Because I’m paranoid about being hacked (and you’ll see why further down my post), I use two Plugins to backup my blog to the Cloud, I also backup the entire blog to my computer and I print all my posts out so I have hard copies. Yep, I know the last stage is probably me being over paranoid but a lot of hard work and research has gone into my posts.
How frequently you backup is down to you and how frequently you update your blog.
2. Stop spam comments
During the lifetime of my blog, I have received thousands of spam comments – normally goods purporting to be from well-known designers (but more likely fake). The majority of spam can be stopped by adopting two or three methods.
a) Make sure your comments are moderated, i.e. they are not published to your blog until you have read them and approved them.
b) Install a plugin that forces a human response when writing a comment. For example, my plugin for comments will force you to complete a simple maths question before you can leave your comment. No computer-bot will be able to answer these questions.
c) The above two options will stop the majority of spam, but you will still get computer-generated spam. So to stop it all, install an anti-spam plugin – I use the most commonly used one and it stops dead all my spam. It has occasionally trapped a real comment so you will have to regularly check it to ensure everything there is really spam.
I must admit that every-now-and-again I do read my spam. Some of the comments really do make me laugh-out-loud – they are so clever and so finely crafted by the spammers. But, sadly, have no place on my blog.
3. Beware of hackers
I always had the above two points covered on my site. But this part I didn’t until very recently – and it scared me silly – hence today’s blog post. Do you know who is trying to hack into your site? Mine is a history hobby blog, surely noone would hack me? WRONG! I installed a plugin which fires an email to me if anyone tries to hack into my blog. Within a the very first 48 hours, I received over 300 emails alerting me that ‘someone’ was trying to log into my blog. Of that number, over 50 emails were generated because of a single sustained attack on my blog over a 10 minute period. ‘Someone’ (or rather someone running a computer-generated script) sent a stream of requests trying to login into my site. Another sustained attack came from a well-known company who used about 20 different IP addresses. Googling this company showed many many complaints on the internet all dating from January 2013. One person complained to the MD, only to receive a ‘denial of service’ attack on his website. So for obvious reasons I won’t name them here.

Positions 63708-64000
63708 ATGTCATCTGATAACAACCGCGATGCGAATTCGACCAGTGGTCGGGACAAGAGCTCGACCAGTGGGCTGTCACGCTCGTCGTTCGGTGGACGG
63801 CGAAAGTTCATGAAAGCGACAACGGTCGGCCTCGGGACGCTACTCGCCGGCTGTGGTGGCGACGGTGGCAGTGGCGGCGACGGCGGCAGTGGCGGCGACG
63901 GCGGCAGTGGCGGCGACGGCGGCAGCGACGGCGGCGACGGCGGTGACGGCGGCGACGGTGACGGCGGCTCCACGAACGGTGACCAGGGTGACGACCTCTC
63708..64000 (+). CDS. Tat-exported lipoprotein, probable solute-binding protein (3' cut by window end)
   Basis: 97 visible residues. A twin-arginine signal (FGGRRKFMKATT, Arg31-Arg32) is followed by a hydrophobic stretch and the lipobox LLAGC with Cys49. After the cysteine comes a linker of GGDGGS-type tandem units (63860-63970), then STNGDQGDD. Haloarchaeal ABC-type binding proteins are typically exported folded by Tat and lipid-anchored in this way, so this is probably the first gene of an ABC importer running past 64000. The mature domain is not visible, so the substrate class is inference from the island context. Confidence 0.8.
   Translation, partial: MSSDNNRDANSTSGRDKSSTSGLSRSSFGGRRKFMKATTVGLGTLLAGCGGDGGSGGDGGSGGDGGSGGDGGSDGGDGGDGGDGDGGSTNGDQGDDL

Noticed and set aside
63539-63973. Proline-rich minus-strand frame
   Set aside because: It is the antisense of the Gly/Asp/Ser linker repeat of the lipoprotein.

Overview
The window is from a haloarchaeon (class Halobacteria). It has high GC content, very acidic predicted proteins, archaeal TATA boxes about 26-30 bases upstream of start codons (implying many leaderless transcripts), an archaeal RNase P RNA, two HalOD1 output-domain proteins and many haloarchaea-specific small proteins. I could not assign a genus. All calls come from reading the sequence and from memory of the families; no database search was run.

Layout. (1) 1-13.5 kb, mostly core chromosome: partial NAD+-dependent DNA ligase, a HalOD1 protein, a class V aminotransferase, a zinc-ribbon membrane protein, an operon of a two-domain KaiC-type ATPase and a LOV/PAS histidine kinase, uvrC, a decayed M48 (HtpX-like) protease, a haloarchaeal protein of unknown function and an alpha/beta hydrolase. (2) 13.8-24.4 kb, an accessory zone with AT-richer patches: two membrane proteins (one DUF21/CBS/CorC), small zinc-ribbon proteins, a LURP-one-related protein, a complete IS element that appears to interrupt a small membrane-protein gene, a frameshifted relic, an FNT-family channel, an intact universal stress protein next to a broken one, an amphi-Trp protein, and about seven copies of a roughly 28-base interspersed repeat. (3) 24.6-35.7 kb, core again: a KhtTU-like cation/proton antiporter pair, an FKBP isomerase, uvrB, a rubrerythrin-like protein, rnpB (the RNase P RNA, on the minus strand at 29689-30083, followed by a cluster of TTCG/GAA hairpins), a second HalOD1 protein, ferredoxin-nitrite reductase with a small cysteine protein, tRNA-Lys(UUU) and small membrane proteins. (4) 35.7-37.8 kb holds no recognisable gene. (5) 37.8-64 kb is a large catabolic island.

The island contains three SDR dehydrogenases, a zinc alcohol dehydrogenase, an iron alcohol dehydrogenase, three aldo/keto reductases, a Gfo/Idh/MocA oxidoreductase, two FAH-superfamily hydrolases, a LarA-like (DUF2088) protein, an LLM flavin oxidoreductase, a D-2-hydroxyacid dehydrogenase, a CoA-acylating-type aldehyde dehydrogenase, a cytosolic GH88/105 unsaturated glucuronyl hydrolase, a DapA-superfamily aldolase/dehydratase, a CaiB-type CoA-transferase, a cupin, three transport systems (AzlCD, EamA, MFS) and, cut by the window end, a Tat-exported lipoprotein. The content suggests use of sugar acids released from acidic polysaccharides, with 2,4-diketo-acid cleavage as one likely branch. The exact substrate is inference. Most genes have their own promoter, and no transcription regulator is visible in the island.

So tighten up your security. Most hackers are like normal thieves – they are opportunist in nature so if your security is tight, they might give up and go away to the next poor person. Again, for obvious reasons I am not going to tell you what I’ve done to my security. If you use any of my points below, ensure you do it calmly and not in a panic. Take your time over each step. Remember, you may end up locking yourself out of your own website (I did… Several times!) so ensure you have plenty of uninterrupted time to resolve any problems as they arise. And backup your blog first.